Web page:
Why Drake London is my BOOM or BUST prospect in this year’s receiver class. Player breakdown and projection

USC star Drake London very well might end up being the most polarizing receiver of the 2022 draft class. London, the former basketball player, has been on the NFL’s radar for a while, as he is a supremely gifted athlete. As a freshman, London made a quick impact and put up 567 yards and 5 TDs. This was followed by a 502 yard performance in just six games as a sophomore. However, London’s stock truly soared following his insanely productive 2021 season.

Expectations were high going into 2021, as London was slated to be USC’s featured receiver, and it is safe to say, he did not disappoint. In just 8 games with the Trojans, London racked up 88 catches, for 1084 yards, and 7 touchdowns. London was a true problem for opposing defenses. The star wideout was not just consistent, but consistently great, as he put up over 130 yards, in 6 of his 8 games played, before having his season derailed by injury.

After missing the NFL combine as he rehabbed from his ankle fracture, London showed out at his combine. Although he did not run the 40, something some teams may be concerned with, his performance in the other drills likely cemented his status as a top 15 pick and has created some WR1 buzz. London certainly possesses supreme size and athleticism, and in my eyes, it is certainly within his range of outcomes to become one of the league’s best. Despite this, I can also see a very realistic scenario, in which London is a huge disappointment, and his playstyle just does not translate at the next level. Where does London rank in this year’s receiver class? Is his production in college misleading? Why do I view London as a BOOM or BUST player in the 2022 draft?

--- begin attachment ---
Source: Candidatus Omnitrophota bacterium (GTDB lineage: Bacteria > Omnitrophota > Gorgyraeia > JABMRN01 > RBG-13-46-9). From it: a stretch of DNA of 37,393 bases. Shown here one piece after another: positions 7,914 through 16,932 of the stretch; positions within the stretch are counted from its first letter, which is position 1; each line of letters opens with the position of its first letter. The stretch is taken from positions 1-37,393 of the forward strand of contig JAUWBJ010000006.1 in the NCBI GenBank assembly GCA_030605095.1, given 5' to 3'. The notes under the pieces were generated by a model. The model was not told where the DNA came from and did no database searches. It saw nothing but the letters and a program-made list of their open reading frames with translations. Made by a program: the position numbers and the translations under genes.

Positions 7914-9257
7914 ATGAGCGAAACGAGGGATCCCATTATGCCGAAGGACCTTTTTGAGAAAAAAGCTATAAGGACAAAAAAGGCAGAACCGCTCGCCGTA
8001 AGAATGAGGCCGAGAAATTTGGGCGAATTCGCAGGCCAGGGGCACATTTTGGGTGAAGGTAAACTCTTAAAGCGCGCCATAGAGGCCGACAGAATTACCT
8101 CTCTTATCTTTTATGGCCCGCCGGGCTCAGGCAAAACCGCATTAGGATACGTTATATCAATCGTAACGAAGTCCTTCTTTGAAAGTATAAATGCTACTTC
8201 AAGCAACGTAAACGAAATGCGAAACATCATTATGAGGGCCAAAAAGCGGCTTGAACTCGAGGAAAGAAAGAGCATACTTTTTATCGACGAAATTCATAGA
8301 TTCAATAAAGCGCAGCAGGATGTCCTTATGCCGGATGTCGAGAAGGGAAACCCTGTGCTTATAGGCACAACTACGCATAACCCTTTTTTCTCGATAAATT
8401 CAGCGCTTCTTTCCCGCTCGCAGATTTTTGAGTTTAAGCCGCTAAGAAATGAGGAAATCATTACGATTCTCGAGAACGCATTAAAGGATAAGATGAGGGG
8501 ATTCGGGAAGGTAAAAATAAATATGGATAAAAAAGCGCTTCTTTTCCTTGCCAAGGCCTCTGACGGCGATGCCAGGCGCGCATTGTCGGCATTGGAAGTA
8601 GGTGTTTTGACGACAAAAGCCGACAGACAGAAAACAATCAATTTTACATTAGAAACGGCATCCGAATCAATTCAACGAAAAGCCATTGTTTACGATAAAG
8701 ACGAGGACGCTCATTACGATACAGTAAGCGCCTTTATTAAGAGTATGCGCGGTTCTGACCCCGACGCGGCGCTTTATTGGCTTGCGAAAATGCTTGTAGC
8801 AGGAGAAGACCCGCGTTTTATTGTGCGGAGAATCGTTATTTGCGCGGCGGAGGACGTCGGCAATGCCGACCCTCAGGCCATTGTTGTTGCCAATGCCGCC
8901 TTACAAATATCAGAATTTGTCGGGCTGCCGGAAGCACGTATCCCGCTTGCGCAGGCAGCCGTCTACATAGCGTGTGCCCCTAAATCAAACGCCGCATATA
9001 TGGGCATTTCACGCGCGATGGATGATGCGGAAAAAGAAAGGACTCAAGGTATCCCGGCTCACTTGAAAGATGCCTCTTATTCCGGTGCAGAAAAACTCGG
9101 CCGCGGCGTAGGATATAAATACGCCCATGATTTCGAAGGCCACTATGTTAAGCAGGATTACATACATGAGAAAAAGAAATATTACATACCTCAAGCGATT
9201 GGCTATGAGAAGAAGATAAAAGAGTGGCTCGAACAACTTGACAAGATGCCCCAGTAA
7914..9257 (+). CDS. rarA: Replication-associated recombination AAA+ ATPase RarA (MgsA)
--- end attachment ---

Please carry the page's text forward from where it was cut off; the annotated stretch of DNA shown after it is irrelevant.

All that and more in my breakdown… let’s get to it!

6' 4"
219 lbs.
9 3/8"

160 receptions
2153 yards
13.4 yards per reception
17 TDS


London is truly an athletic freak at the wide receiver position. At 6'4", 219 lbs., he has the desired size for a possession receiver at the next level. In contested catch situations, London is excellent. The former basketball standout uses his frame to box out defenders and attacks the ball in the air like it’s a rebound. London has very strong hands that help with this, as he uses them to secure the ball while in traffic.

London’s body control is another thing that stands out to me. London has an uncanny ability to track the deep ball. This combined with his outstanding catch radius and jumping ability makes London a problem in jump ball situations. As a route runner, London may not be the fastest guy, but finds ways to get open. As big as London is, he has very rare footspeed, and stop-start ability for his size. This allows him to cut quickly at the top of his routes, and stop on a dime to create separation. He also uses this footspeed as a ball carrier. After the catch, London has surprising acceleration, and the quickness and agility to make defenders miss to gain that tough yardage, especially with his size.

Here is a list of strengths that I feel are most important to Drake London’s game…

  • Huge catch radius, uses large frame to snag the ball out of the air
  • Excels in catch in traffic situations
  • Does an excellent job contorting his body to catch deep balls
  • Uses his large frame to ‘Big Body” defenders, uses this to win his routes, and is tough to bring down and tackle
  • Is a willing, and effective run defender, loves to get down field and block for his teammates

So with all of this, it may seem like London is a sure-fire star receiver. Although he definitely does have the potential to reach that ceiling, I still do have my doubts. There is no doubt that London has a very unique skill set that allowed him to be ultra productive at the college level. The problem that I see is these skills are much harder to unlock in the NFL. London is very different than the other guys at the position that will be drafted in the first round. Receivers like Wilson, Olave, and Williams are natural route runners, with the speed at all 3 levels, that London simply lacks. These other receivers can be plugged in almost anywhere, and you can expect them to run the full route tree, and be able to create separation in any scheme. Smart football teams at the next level will use London’s lack of natural route running and speed against him, and press up on London.